Meet CZS’s New Behavioral Research Assistant

My name is Maggie Ramont, and I am so excited to join CZS’s research team and participate in the zoo’s important animal behavior and welfare research!

 My passion for animals actually began at Brookfield Zoo. When I was a child, I looked forward to every visit and would tell anyone who listened that I wanted to work at the zoo. I credit the zoo’s dedication to teaching guests all about animals big and small for showing me how my actions can make a difference and setting me on my path today!

Inspired by those childhood visits to Brookfield Zoo, I completed my undergraduate degree at St. Olaf College in Minnesota learning all that I could about conservation biology, ecology, and animal behavior and physiology. I was a zookeeper intern at the Minnesota Zoo in two departments, and my senior year I conducted independent research on the carnivore species at the zoo.

After graduating, I knew my passion lay in research and I began my postgraduate career in England at the University of Plymouth’s Zoo Conservation Biology Program. In this program, I spent countless hours at Paignton Zoo, where I discovered that I was most passionate about animal welfare, especially through using animal behavior to help infer the welfare states of animals at the zoo. While collaborating with zoos in mainland Europe for my MSc thesis, I evaluated the use of recorded calls as enrichment for red howler monkeys. By playing recordings of other conspecifics, we gave the monkeys an ecologically relevant way to express howling, a behavior they do often in the wild.

One of my MSc research subjects, the handsome male howler monkey Makeeta

Once my MSc concluded in fall of 2018, I returned to Chicago ready to put all the skills I had learned to good use! I began an internship at Brookfield Zoo in February 2019 to assist Dr. Lisa Lauderdale with collecting behavioral data in dolphins. As the largest international study of cetacean behavior and welfare in zoos and aquariums to date, the program worked to understand how factors like habitat, training, and environmental enrichment impact cetacean welfare. You can read the results of this study here: (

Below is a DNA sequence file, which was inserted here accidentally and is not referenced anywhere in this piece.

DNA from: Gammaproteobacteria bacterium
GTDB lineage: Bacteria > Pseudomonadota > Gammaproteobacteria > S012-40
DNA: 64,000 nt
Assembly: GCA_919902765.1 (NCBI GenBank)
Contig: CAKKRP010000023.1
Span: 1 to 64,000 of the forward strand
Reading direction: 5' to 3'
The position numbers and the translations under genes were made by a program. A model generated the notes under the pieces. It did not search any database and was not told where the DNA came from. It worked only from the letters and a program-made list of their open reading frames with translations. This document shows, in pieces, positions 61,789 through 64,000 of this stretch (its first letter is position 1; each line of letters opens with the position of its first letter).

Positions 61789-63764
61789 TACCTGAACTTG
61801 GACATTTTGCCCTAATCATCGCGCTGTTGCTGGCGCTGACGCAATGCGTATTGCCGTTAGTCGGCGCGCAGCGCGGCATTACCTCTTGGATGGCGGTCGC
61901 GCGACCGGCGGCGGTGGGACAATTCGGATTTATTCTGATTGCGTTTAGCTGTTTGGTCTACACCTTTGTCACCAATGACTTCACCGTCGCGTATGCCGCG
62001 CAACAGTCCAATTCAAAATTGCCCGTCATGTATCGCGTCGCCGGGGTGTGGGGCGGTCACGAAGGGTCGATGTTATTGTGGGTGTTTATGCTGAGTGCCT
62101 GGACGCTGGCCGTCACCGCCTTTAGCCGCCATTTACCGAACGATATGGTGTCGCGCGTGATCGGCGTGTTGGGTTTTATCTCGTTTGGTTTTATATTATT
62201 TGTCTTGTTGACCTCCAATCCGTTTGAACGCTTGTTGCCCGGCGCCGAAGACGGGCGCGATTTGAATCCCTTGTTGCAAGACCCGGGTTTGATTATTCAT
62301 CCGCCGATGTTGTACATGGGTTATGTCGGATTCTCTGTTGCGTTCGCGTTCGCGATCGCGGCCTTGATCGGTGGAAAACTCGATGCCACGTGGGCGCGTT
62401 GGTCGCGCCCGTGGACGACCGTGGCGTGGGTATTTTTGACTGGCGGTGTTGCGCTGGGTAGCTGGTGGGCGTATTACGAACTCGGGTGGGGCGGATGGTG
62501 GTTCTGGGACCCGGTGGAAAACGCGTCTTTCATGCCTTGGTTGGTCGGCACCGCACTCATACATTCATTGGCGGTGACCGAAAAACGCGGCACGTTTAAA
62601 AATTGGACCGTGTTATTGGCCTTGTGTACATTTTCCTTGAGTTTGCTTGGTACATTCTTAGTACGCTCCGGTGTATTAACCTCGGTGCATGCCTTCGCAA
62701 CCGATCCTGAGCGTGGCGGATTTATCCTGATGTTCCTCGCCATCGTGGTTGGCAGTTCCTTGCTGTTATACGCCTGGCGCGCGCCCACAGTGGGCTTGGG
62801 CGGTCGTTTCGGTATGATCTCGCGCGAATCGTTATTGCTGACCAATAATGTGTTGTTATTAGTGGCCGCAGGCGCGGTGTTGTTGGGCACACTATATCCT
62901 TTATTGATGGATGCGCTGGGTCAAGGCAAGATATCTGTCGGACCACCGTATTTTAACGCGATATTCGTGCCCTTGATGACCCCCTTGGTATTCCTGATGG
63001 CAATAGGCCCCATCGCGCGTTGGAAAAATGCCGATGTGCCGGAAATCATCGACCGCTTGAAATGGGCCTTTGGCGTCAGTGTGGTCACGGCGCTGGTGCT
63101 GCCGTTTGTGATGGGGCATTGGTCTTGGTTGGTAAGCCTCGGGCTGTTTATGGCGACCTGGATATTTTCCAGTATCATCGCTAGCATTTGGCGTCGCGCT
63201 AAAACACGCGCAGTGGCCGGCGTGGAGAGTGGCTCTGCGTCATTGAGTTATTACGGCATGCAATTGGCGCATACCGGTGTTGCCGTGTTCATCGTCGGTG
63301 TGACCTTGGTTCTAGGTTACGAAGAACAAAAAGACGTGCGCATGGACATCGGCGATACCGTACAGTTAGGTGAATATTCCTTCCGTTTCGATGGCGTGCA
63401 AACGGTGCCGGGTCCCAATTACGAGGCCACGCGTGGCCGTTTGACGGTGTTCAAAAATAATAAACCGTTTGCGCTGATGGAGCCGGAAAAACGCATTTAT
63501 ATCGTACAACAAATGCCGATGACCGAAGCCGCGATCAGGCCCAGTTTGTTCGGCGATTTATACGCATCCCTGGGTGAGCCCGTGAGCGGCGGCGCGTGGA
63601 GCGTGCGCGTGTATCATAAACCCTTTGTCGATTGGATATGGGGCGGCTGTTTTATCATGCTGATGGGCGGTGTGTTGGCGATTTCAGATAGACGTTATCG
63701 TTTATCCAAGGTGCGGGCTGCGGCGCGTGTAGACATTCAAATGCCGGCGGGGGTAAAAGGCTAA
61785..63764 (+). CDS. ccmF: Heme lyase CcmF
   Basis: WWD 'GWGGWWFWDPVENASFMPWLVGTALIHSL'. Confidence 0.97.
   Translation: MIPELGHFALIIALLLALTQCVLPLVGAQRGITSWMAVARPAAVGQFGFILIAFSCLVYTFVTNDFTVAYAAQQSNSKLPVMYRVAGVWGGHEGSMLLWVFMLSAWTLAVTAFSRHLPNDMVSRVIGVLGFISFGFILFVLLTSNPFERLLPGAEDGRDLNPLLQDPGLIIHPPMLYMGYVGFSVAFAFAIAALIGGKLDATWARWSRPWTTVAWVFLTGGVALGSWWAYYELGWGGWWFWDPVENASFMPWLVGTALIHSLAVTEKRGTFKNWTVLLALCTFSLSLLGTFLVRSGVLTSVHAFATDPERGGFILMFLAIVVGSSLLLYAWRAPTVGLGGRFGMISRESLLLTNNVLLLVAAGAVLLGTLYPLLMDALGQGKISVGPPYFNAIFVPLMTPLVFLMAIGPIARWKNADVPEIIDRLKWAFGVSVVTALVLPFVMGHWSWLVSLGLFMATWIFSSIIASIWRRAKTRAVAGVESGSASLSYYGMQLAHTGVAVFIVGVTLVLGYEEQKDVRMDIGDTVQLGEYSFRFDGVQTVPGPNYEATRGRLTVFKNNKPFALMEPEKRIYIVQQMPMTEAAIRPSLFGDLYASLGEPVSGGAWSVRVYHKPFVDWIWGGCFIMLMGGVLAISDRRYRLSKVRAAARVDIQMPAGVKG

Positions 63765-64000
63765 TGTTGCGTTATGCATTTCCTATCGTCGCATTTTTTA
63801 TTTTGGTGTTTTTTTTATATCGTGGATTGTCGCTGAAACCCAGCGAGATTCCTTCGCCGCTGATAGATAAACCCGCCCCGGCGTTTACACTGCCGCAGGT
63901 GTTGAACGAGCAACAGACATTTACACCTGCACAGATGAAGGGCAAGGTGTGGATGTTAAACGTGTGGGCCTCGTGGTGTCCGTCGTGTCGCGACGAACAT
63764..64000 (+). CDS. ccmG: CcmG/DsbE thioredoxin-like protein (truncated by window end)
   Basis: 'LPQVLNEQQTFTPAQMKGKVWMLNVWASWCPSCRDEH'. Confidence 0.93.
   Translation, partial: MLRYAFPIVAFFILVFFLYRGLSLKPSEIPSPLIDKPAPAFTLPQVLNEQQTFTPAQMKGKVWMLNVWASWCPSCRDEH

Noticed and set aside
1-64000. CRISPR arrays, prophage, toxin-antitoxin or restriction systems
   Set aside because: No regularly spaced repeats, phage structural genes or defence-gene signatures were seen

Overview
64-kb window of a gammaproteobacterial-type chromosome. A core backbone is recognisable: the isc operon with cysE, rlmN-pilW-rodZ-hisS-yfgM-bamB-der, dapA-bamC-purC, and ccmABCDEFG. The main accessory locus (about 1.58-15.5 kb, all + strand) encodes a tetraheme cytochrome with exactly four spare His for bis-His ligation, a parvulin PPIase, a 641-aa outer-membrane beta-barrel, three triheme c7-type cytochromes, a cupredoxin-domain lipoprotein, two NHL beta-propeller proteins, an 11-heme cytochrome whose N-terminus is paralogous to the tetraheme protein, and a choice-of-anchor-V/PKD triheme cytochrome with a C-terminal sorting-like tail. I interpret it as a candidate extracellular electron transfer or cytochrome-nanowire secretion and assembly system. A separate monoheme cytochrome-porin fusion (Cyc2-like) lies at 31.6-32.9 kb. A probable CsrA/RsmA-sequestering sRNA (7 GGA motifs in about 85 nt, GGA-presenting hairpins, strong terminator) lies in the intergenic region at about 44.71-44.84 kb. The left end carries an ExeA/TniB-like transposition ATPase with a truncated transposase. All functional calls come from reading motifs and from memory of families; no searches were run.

When my internship concluded at Brookfield Zoo, I was energized and ready to continue my research in animal welfare. I set my sights not too far away, at Lincoln Park Zoo in Chicago! There, I was the Animal Welfare Science research intern, and I conducted two projects at the Farm-in-the-Zoo on the impacts of human interaction on the behavior and welfare of two species of program animal (chickens and goats). Even with the uncertainty of a global pandemic, I am grateful to have completed two papers for publication remotely with the research team, both of which can be found in the journal Animal Behavior and Cognition

After all of my time as a researcher, from undergraduate to graduate then to professional, my passion has always been animal welfare. That is why when the opportunity came along to return to Brookfield Zoo, I did not hesitate to take it! It feels like I have come full circle, and I am excited to share my skills and my research with fellow staff and guests alike!

My first project as research assistant is to collect baseline data on the behavior of our pinnipeds, the grey seals and the California sea lions. If you see someone standing off to the side at Pinniped Point with an iPad, please don’t hesitate to say hello!
Posted: 7/14/2022 12:17:01 PM by Lisa Doyle

CZS & Brookfield Zoo

Since the opening of Brookfield Zoo in 1934, the Chicago Zoological Society has had an international reputation for taking a cutting-edge role in animal care and conservation of the natural world. Learn more about the animals, people, and research that make up CZS here at our blog.


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